It takes some time before the ion-concentration within the bulk of the solvent is affected by the dissociation or association of condensed ions. Ions that dissociate from the condensed layer must diffuse over distances of the order of a rod length, in order to change the bulk ionic strength. Similarly, it takes some time for ions to diffuse from the bulk to the condensed layer as association occurs. The change of the bulk concentration of ions at time t is thus approximately proportional to the number ΔN c =N c, 0N c of released ions at an earlier time tτ d i f , where τ d i f is the time required for ions to diffuse over distances of the order of a rod length. The time-dependent (inverse) Debye length at time t is therefore taken equal to,1
$$\begin{array}{@{}rcl@{}} \kappa(t)\;=\;\sqrt{\frac{\beta\,e^{2}\,\left[\,2\,c_{0}+\bar{\rho}\,{\Delta} N_{c}(t-\tau_{dif})\,\right]}{\epsilon}}\;, \end{array} $$
(9)
where \(\bar {\rho }\) is the number density of rods, and c 0 is the ambient ionic strength,
$$\begin{array}{@{}rcl@{}} c_{0}\;=\;\frac{1}{2}{\sum}_{\alpha}\,c_{\alpha}\,z_{\alpha}^{2}\;, \end{array} $$
where the summation ranges over all species of ions in bulk solution, and c α is the number concentration of species α (with valency z α ), in the absence of the electric field. Therefore, the effective diameter in Eq. 1 becomes time-dependent,
$$\begin{array}{@{}rcl@{}} \frac{d_{ef\!f}(t)}{d}\;=\;\frac{1}{\kappa (t)\,d}\,\left[\,\ln\{K_{Q}(\kappa\equiv\kappa(t))\}+\gamma_{E}\,\right]\;, \end{array} $$
where the interaction strength K Q is evaluated with an inverse Debye length equal to κ(t). This time dependence quantifies the variation of the effective concentration upon dissociation/association of condensed ions, which is at the origin of the dynamical state.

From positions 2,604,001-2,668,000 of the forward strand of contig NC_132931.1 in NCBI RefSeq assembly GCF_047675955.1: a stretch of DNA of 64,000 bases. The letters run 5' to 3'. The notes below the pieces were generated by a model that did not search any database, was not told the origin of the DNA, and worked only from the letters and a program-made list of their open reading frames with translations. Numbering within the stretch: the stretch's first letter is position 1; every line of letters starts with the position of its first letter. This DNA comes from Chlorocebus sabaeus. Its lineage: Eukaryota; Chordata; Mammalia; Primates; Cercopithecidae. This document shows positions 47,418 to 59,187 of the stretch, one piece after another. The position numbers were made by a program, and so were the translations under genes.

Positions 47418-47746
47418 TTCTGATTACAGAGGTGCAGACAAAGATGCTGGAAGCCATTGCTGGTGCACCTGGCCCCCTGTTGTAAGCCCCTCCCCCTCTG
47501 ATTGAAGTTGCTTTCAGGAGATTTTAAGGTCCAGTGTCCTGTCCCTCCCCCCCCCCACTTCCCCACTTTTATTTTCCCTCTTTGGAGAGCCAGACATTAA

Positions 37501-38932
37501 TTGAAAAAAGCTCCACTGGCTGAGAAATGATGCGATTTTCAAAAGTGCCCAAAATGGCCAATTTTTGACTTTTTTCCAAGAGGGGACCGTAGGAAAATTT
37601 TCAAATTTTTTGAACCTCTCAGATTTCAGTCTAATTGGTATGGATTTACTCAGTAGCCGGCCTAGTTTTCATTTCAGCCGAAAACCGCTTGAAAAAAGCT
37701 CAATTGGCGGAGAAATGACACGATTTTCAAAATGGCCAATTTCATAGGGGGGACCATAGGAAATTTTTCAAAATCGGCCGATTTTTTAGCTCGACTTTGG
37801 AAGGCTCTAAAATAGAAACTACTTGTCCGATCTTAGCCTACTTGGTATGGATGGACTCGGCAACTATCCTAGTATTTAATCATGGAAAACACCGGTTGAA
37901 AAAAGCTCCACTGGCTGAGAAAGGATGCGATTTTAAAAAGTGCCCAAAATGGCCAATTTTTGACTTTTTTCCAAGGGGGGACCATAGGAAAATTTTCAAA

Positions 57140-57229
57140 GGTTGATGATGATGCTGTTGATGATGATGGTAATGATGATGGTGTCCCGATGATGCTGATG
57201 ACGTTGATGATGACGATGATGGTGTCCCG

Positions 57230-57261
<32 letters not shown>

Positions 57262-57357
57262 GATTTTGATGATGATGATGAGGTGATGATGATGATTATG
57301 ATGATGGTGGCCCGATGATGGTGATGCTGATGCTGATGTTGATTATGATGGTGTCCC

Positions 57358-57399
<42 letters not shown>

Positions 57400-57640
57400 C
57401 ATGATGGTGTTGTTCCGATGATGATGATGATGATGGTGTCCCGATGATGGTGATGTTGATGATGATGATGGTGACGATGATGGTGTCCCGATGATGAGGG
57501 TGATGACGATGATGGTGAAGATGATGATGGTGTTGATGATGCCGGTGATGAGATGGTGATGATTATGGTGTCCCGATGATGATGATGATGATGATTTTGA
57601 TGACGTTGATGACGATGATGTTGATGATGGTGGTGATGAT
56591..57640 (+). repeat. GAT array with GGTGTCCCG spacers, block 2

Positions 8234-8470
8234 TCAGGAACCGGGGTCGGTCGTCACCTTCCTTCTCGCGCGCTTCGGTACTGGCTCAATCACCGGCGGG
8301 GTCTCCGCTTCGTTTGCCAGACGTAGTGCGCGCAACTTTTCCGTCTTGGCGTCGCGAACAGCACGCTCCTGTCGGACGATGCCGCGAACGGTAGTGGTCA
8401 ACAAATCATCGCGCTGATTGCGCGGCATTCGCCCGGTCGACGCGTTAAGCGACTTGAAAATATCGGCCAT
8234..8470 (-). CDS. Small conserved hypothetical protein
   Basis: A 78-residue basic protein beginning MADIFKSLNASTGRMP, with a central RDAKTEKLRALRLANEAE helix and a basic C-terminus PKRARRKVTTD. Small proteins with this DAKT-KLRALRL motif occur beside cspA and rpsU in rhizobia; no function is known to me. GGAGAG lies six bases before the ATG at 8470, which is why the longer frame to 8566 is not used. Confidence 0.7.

Binodal and spinodal concentrations

As a last step, we have to specify the lower binodal concentration \(C_{bin}^{(-)}\) in order to decide whether Eq. 3 or 6 should be used to describe the dynamics of the order parameter. It turns out that the external electric field has a very minor effect on the concentration where the isotropic-nematic phase transition line is located. The location of the lower binodal concentration, including the twist effect, can therefore simply be obtained from the corresponding the dimensionless concentration (L/d) φ=3.290⋯ for hard-spheres, as predicted by Onsager [26, 27]. This relies on the fact that in the equation of motion (3), the charge-charge interactions as well as the twist effect have the same functional dependence on the orientational order parameter tensor. The lower binodal concentration is thus set by,
$$\begin{array}{@{}rcl@{}} \left[\,\frac{L}{d}\,\varphi\,\right]_{On\!sager}&=&3.290\cdots\\ &=&\frac{L}{d_{ef\!f}}\,\varphi_{ef\!f} \left\{1\,-\,\left[\frac{5}{4}\,-\,\ln 2\right]\frac{1}{\kappa\,d_{ef\!f}}\right\}. \end{array} $$
(10)
The same procedure can be used to obtain the location of the upper binodal and two spinodal concentrations. The Onsager value of (L/d)φ for the upper binodal is 4.191, and for the lower and upper spinodal 3.556 and 4, respectively. The location of binodals and spinodals depend both on the Debye screening length, as well as the effective number of surface charges N 0N c,0 (as before, N 0 is the total number of immobile bare charges on a single rod, and N c,0 is the number of condensed ions in the absence of the external electric field). The plots in Fig. 4 give the binodal and spinodal concentrations as a function of the Debye length for several values of the effective number of charges.
Fig. 4